6 Days of France

A few weeks ago, we found ourselves driving through the countryside of France. After landing in Calais, we drove immediately to Paris. I’ve always wanted to go to Paris, every since a childhood friend had gone and returned with a souvenir Eiffel Tower keychain for me. I’m pretty sure it’s one of those places that’s been so romantacized in my mind from all the movies and music, etc, etc that I could expect nothing less. For example, one of my favorite movies is Moulin Rouge, a movie about love set in the most romantic city in the world, and a musical to boot. So it may have been the cold February weather, but Paris didn’t end up giving me that warm “Parisian” air that I think I always expected.

Tickets for the Ferry, Dover to Calais

Sunrise in Calais

So far much better weather than London!

Rather than deal with the infamously crazy Parisian traffic, we opted to park our car at the train station of the nearby town of Creil, and take the train into the city center. There, we rented an airbnb for one night located right next to the Eiffel Tower. While the airbnb location was phenomenal, the airbnb itself was only ok. Not entirely sure if this was a place that represented a typical Parisian apartment, it was a tiny studio, with a bed, a makeshift kitchen (electric hot plates, a sink and a toaster oven), and a bathroom. While the owner clearly made the most of it with a pretty decent array of kitchenware, modern décor and matching colors, the mold on the walls and somewhat grungy red carpet dulled the effect. In any case, we did enjoy taking the tiny elevator (literally the width of our shoulders and only deep enough to fit 2 people with small backpacks) up and down to get to the flat.

Tiny Tiny Elevator

The next day, we made it out to see the Arc de Triomphe, the Notre Dame Cathedral, have lunch at a small french restaurant (Phil accidently over ordered by a crazy amount and then realized they don’t do take out for leftovers), and find out that of all days, the Louvre is closed on Tuesdays (*sigh). We ended up walking around the Carrousel de Louvre for an hour or so and then headed back to the train station to get back to Creil.


Many steps to the top of the Arc de Triomphe

Arc de Triomphe. Best with no people around!

We spent that evening checking out the Eiffel Tower (Phil was not impressed), finding a grocery store to make dinner back at the airbnb, and then making use of the internet while we could.

Eiffel Tower.. it wasn't that impressive


Notre Dame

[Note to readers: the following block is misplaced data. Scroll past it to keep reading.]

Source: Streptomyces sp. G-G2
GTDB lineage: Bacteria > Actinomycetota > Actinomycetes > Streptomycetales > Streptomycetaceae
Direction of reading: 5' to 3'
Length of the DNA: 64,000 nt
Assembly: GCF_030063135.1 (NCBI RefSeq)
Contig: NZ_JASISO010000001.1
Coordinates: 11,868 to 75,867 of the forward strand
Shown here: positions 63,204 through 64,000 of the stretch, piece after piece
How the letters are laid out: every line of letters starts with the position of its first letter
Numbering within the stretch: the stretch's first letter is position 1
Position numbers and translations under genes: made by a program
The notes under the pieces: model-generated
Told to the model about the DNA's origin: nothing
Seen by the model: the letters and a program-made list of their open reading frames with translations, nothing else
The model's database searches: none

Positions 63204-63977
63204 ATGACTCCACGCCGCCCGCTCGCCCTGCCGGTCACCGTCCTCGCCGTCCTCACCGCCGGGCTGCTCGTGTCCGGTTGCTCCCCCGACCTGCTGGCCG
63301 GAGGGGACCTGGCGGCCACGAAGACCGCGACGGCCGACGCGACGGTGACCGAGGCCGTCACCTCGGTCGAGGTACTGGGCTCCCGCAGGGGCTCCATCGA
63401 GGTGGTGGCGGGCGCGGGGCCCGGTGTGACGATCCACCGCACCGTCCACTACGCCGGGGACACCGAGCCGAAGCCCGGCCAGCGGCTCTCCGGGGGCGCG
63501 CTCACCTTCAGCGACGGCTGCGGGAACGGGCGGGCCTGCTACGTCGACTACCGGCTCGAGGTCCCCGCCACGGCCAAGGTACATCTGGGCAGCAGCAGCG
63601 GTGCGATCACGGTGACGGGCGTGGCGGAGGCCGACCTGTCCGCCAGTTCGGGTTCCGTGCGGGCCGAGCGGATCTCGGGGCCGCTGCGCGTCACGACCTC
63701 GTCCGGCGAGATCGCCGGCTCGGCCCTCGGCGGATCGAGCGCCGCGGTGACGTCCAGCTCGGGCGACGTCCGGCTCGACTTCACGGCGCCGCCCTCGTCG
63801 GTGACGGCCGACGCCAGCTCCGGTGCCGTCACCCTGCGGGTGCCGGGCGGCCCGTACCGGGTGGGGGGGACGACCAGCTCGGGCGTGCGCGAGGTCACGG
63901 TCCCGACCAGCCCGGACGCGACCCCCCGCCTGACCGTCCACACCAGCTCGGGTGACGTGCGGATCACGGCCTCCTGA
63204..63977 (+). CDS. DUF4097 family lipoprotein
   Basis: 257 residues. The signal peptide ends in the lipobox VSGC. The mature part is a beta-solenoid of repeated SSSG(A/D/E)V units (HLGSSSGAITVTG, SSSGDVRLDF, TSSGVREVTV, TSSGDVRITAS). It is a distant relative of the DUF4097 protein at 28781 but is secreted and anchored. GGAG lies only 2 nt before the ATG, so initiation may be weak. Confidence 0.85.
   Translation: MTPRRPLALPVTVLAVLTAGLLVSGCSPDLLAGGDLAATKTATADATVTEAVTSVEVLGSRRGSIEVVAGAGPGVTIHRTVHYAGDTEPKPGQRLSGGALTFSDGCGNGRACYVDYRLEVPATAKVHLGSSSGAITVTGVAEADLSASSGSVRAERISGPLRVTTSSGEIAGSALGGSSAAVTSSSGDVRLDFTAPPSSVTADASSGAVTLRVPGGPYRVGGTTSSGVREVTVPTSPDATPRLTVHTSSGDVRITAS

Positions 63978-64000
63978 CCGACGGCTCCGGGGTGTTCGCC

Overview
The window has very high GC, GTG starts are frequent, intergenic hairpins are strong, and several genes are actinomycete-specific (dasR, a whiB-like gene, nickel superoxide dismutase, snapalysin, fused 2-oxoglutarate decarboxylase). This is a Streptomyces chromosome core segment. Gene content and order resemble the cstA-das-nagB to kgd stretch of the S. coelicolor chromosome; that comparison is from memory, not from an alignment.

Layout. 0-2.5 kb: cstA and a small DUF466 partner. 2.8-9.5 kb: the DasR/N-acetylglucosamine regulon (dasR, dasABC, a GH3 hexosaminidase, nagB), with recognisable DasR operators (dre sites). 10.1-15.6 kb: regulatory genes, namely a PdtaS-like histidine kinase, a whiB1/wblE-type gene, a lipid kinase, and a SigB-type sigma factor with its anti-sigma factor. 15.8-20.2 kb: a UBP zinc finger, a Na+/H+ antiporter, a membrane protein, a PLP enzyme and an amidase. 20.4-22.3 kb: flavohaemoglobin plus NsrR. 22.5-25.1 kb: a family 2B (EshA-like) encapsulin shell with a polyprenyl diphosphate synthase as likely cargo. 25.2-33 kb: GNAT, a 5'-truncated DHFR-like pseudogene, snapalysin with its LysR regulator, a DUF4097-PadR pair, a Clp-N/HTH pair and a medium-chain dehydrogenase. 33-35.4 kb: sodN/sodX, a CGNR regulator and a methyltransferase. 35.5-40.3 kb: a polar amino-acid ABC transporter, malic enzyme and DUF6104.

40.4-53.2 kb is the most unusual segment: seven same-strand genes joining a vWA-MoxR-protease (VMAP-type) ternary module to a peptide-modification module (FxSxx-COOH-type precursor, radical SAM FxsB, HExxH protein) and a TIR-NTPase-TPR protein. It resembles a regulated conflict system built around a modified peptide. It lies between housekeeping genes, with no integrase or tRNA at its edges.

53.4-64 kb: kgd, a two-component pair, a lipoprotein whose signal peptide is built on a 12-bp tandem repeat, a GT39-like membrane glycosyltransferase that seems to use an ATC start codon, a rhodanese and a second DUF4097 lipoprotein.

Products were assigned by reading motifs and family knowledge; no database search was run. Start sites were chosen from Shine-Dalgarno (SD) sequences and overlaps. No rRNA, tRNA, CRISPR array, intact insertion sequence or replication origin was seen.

Going inside the Notre Dame was free!

The Sienne River was crazy flooding. Check out that flooded road.

Too bad the Louvre was closed :(
Day 3, we stayed overnight in the small town of Saint-Leu-d'Esserent. It was conveniently located near a bakery and the touristy Chateau de Chantilly, where we drove by in the morning. I’m not sure what it was, but we saw both a guy getting a random passer by to take a photo of him posing naked from the waist up in the snow in front of the Chateau, and another guy who’d set up rings off of a nearby tree and was doing exercises.. again in the snow. What was going on? We have no idea.


Where did the sun go?

Maison Chantilly

Hot water is essential in places like this!

We spent the afternoon getting groceries at Auchun (a Wal-mart like place), and then getting our oil changed at a nearby auto shop. This was a real test of my French proficiency, as the workers there did not speak English… and I found out how deficient my French really was, especially in the area of vehicular expertise. On the upside, I’ve learned that oil change in french is “vidange.” Now we’re pretty sure we got ripped off by these guys, and Phil’s convinced that they didn’t actually change all 3 filters (oil, gas, and air) that they said they would… but hey, the van definitely ran smoother once the oil was changed, so we continued on our way to Fontaineblue, the famous bouldering hive in France.

Our sleeping spot was nicely situated, being only a few miles from the bouldering area, so it was to no one’s surprise that 4 other vehicles (behemoths compared to our van) shared the same spot, and who also were climbers. Albeit, they were much more intense than us… most of them had been there for at least a week, if not more, waiting out the week of snow for better climbing conditions. It just so happened, the day we had decided to check it out, was the first sunny day in a while, so all these hard core climbers were pretty psyched. When we went to check it out though, the good 2 inch thick layer of snow on top of all the boulders with hidden ice underneath made us turn back pretty quick. Kudos to those guys for toughing it out.


At Fontainebleau. No way was I climbing here. 

The Castle at Fontainebleau

We spent our time doing laundry, checking out the town as well as walking around the Chateau Fontainbleu. Pretty sweet spot!

La Roq Gageac

Awesome town with awesome views
 At this point, we were pretty set on getting out of the cold, so we set our sights on getting Spain, coincidentally around the same time as a few of our German friends who were on a 10 day vacation. We stopped through on of France's most beautiful villages, La Roque Gageac, a village built on the side of a cliff next to a river. It was pretty spectacular, and absolutely empty. Perfect conditions. We stopped overnight at the small town of Labastide-d'Armagnac which had an interesting square that reminded us of something out of Beauty and the Beast. The increasing lack of snow was an incredibly welcome relief.


Then we were off towards San Sebastian, Spain!

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